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From the Editor

The Broad Prize for Urban Education


It was a treat to attend the 2008 Broad Prize for Urban Education awards ceremony on October 14. This prize, given annually by the Eli and Edythe Broad Foundation, is the nation’s largest K12 public education award and is given to five large urban districts that show the greatest overall performance and improvement in student achievement while at the same time reducing income and ethnic achievement gaps.

43 percent are ELLs, and 2,000 students cross the border each year to begin their education in the district.

The winner and four finalists hail from the South, close to major ports of entry into Florida, Texas and California. The Brownsville Independent School District in Texas was the winner, with $1 million in college scholarships that will enable 50-65 qualified students to attend college. Hector Gonzales, district superintendent since 2006 and a soft-spoken native of the Rio Grande Valley, picked up his award to the sounds of large cheers, with his board of education and aides by his side. The district serves one of the poorest urban populations in the nation. Ninety-four percent of its students qualify for free and reduced-price lunch, 43 percent are English Language Learners, and more than 2,000 students cross the border from Mexico each year to begin their education in the district. According to the Broad Prize methodology, the district achieved proficiency rates higher than its statewide counterparts at all grade levels in math, and in reading at the elementary level. At the superintendents’ panel before the awards ceremony Gonzales stated, “We’ve changed our belief system. Our teachers know all students can learn, and we accept no excuses.” The four finalists include Aldine (Texas) Independent School District, Broward County (Fla.) Public Schools, Miami-Dade County (Fla.) Public Schools, and Long Beach (Calif.) Unified School District.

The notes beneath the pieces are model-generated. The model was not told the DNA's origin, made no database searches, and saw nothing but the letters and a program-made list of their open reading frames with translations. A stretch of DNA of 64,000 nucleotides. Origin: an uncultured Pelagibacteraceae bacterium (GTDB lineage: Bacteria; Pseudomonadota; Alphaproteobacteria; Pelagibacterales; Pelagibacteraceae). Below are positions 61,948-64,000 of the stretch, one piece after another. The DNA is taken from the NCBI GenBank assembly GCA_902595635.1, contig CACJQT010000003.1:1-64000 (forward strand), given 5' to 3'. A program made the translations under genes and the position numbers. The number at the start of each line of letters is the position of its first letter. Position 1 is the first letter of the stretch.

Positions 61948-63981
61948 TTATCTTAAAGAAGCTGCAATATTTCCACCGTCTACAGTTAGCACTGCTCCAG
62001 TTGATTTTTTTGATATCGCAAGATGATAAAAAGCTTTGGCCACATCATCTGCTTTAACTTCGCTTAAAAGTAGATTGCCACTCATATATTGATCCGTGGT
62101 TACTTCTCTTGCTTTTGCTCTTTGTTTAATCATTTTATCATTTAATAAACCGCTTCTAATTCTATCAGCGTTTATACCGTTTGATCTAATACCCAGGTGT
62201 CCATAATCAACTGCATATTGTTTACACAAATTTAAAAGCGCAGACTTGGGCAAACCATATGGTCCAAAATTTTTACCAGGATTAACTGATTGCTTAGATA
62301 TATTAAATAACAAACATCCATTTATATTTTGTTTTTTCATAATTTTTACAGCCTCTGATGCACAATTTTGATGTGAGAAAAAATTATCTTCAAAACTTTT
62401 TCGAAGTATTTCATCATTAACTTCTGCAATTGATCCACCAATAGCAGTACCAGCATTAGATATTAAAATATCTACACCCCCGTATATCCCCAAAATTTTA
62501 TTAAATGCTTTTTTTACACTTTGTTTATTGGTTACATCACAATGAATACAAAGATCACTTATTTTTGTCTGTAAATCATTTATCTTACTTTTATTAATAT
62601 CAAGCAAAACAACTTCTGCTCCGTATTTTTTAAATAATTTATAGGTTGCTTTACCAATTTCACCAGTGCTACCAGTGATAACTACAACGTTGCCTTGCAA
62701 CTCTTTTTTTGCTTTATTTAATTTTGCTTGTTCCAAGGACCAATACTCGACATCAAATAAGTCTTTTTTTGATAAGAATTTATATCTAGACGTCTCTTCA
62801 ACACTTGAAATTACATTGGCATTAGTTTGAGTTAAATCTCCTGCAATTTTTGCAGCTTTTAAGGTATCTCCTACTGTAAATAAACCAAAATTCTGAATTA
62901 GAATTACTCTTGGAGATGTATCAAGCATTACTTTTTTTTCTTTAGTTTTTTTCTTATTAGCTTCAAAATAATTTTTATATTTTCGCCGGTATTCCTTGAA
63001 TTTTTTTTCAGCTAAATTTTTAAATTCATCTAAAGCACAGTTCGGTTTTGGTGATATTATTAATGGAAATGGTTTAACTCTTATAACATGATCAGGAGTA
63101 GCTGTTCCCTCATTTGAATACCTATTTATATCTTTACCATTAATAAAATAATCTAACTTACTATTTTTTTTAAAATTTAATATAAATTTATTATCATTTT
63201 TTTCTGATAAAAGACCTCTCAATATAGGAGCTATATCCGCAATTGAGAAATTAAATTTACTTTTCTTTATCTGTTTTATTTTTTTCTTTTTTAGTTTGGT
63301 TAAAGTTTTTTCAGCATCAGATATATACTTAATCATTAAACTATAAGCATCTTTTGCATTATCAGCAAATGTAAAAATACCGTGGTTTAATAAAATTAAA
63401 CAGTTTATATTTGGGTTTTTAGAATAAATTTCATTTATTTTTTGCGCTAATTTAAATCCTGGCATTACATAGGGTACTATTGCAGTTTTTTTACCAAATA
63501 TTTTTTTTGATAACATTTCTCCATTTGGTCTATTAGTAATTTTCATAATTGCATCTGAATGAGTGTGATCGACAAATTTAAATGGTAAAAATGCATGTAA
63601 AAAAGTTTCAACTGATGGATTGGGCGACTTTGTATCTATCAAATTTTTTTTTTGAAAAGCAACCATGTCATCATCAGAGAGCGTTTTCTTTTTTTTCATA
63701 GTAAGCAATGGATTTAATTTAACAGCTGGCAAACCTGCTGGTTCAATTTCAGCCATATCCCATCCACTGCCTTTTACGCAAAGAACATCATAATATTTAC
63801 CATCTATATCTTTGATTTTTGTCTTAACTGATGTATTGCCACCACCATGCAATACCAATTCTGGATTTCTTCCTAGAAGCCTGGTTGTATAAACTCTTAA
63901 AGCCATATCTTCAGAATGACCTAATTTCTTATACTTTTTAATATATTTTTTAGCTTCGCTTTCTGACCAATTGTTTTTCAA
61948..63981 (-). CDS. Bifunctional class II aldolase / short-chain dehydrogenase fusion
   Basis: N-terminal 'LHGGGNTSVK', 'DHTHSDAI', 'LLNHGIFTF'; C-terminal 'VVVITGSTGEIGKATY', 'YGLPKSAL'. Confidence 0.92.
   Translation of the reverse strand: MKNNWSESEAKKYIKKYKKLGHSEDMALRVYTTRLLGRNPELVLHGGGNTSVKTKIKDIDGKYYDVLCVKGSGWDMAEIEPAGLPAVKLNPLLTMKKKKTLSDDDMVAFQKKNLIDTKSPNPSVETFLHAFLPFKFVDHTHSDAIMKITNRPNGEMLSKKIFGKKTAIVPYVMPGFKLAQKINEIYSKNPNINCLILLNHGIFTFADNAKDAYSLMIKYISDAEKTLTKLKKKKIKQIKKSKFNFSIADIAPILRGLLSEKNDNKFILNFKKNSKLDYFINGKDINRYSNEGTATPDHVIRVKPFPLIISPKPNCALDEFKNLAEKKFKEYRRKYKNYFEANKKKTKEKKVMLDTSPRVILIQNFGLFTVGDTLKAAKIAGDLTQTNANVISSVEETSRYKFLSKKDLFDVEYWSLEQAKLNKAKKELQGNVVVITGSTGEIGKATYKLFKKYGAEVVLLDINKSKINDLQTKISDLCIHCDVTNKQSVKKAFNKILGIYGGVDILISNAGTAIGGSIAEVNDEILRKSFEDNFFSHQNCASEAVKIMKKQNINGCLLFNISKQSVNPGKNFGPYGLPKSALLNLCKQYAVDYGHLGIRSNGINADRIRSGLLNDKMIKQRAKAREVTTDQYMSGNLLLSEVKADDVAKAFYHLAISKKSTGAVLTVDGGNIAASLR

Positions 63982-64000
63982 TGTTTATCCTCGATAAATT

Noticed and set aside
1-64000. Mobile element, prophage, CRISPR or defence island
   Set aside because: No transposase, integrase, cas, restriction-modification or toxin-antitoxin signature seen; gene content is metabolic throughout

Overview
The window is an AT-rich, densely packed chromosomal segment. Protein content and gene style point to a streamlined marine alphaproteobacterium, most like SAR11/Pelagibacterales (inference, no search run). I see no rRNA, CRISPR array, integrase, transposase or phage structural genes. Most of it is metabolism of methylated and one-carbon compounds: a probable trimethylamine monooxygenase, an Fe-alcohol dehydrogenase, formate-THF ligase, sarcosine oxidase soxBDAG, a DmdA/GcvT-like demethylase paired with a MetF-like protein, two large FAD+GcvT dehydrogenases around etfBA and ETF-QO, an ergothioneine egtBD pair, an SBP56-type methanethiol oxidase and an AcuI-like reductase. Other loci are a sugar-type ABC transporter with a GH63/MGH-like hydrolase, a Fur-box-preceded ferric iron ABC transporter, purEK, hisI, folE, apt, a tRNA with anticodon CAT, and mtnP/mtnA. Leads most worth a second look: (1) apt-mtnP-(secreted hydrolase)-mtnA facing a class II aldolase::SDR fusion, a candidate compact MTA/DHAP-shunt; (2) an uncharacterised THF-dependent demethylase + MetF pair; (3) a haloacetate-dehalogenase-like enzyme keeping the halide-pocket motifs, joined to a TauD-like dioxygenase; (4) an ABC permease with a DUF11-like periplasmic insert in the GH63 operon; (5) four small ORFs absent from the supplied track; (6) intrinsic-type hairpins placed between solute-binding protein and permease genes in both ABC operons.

Failure to Meet AYP

Ironically, on this same day the Texas Education Agency announced that Brownsville had failed to meet minimum student achievement targets for two years under NCLB. “The spirit of NCLB is good, the intent is great, and we just need to look at how it labels schools and how we fund it,” Gonzales said.

But it’s unfortunate that the federal government’s measurement sees the glass as half empty and the Broad Foundation see’s it as half full. Testing needs to be tailored to the individual needs of students, ELLs need to be recognized for the progress they make, and schools cannot be penalized for the tough challenges they face due to a changing population. While the NCLB law is well intentioned, we congratulate Brownsville for making significant improvement against the odds, despite deficits on the federal balance sheet.


Judy Faust Hartnett, Editor

Note our 4-page section on the TCEA Convention & Exposition on page 60. This state conference, taking place on February 2-6 in Austin, is growing in national importance so much that DA has increased our association with it and we’re recommending that you attend, as it offers a great learning opportunity for administrators who understand the importance of technology in education.